Day of Caring Results in Finished Projects for Many Area Non-Profits
Volunteers from a variety of businesses and organizations fanned across Springfield and other area communities today to help out nonprofit agencies. The United Way Day of Caring had more than 2000 people helping out.
Isabel’s House Crisis Nursery had volunteers from KY-3 and American National working on projects. They organized a bike storage shed and worked on the playground in the backyard—installing a giant abacus for learning math and a permanent hopscotch play area.
The organization’s executive director, Holly Beadle says the projects will enhance their educational curriculum.
"A big part of that for our preschool-age kiddos is getting out and exploring and doing and exploring the world around them, so all of this is part of our curriculum but also a lot of fun," she said.
Beadle, says Day of Caring is huge for the crisis nursery.
"When we have big groups like this that are able to come in and tackle a big project and provide a lot of heavy lifting, it helps us get our big ideas that the kiddos will love and enjoy, it helps get those implemented," she said.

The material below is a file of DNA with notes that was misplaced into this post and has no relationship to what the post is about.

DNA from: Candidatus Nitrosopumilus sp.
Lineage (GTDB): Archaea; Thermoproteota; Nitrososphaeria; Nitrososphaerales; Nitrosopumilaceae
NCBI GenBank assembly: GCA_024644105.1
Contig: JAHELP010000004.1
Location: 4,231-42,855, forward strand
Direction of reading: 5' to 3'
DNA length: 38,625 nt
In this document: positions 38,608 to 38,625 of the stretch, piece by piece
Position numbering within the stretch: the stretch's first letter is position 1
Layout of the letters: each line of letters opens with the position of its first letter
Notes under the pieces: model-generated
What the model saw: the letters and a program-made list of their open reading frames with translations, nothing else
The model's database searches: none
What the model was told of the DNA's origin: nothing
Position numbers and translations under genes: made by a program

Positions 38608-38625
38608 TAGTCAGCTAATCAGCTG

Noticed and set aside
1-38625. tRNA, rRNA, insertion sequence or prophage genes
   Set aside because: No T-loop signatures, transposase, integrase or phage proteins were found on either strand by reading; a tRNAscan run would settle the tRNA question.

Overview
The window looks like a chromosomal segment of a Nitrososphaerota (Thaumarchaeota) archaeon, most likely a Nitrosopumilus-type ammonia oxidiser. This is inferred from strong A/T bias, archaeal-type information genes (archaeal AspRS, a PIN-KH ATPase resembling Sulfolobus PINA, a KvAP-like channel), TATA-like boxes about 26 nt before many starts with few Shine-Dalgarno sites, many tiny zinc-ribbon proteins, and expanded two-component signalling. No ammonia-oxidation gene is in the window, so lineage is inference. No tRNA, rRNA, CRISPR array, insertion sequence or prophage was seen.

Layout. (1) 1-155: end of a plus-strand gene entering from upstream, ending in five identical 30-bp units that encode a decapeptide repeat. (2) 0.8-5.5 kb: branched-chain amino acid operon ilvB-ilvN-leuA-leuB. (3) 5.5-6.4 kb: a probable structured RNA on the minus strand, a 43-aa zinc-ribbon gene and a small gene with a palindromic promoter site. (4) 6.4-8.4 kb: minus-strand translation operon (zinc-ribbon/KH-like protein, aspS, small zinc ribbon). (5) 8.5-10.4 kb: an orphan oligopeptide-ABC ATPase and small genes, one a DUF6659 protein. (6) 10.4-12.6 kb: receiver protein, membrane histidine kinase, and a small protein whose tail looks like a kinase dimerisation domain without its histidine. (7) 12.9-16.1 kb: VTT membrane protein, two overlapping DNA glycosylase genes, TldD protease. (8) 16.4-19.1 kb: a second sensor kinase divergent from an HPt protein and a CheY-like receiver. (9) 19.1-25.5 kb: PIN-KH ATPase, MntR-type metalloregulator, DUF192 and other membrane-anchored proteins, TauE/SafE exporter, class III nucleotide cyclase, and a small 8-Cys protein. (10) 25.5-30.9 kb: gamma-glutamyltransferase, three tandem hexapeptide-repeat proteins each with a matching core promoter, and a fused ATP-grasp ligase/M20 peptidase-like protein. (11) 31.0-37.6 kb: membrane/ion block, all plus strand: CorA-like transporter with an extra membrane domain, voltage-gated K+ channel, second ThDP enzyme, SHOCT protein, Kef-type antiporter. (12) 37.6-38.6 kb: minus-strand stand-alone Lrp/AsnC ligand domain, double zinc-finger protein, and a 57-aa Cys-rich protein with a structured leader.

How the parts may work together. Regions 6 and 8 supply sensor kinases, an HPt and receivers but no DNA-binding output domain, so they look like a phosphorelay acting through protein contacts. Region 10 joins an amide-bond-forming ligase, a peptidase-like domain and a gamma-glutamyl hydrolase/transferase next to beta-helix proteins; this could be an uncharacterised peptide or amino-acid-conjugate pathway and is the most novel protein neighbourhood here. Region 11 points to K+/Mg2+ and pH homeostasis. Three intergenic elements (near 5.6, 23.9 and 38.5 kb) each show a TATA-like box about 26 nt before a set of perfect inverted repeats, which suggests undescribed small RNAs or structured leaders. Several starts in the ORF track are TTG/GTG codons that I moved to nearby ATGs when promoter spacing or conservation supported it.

Elizabeth Atchley, who works for ANPAC ,was busy working on stencils to use to paint numbers on the hopscotch diagram they planned to make with stone tiles they had painted earlier. She says she volunteers outside of work and didn’t hesitate to sign up where she knew her work would have an impact on kids.
"Kids who are here are already in a pretty precarious situation--in a bad place, and to have somewhere that helps them feel safe and loved and that allows them to have fun and feel at home--being part of that, I think, is really rewarding," she said.
Volunteers with Wyndham were among those helping out during Day of Caring at the Developmental Center of the Ozarks. They power and hand washed playground equipment, toys and other items that the kids who attend the center come into contact with.
One of those volunteering was Ronnee Bogle. She’s signed up to work at Day of Caring in the past and says it feels good to help out the community.
"The kids are going to really enjoy, you know, these toys and furniture. It's going to be all nice and clean and sanitized. It makes you feel good," she said.
For her co-worker, Kate Barrad, volunteering is part of who she is.
"I've done volunteer work for the last 40 years, you know, I love it. For me, it's what makes life worth living," she said.
Volunteers today came from 149 businesses and organizations. They completed 279 individual projects at more than 100 nonprofit agencies.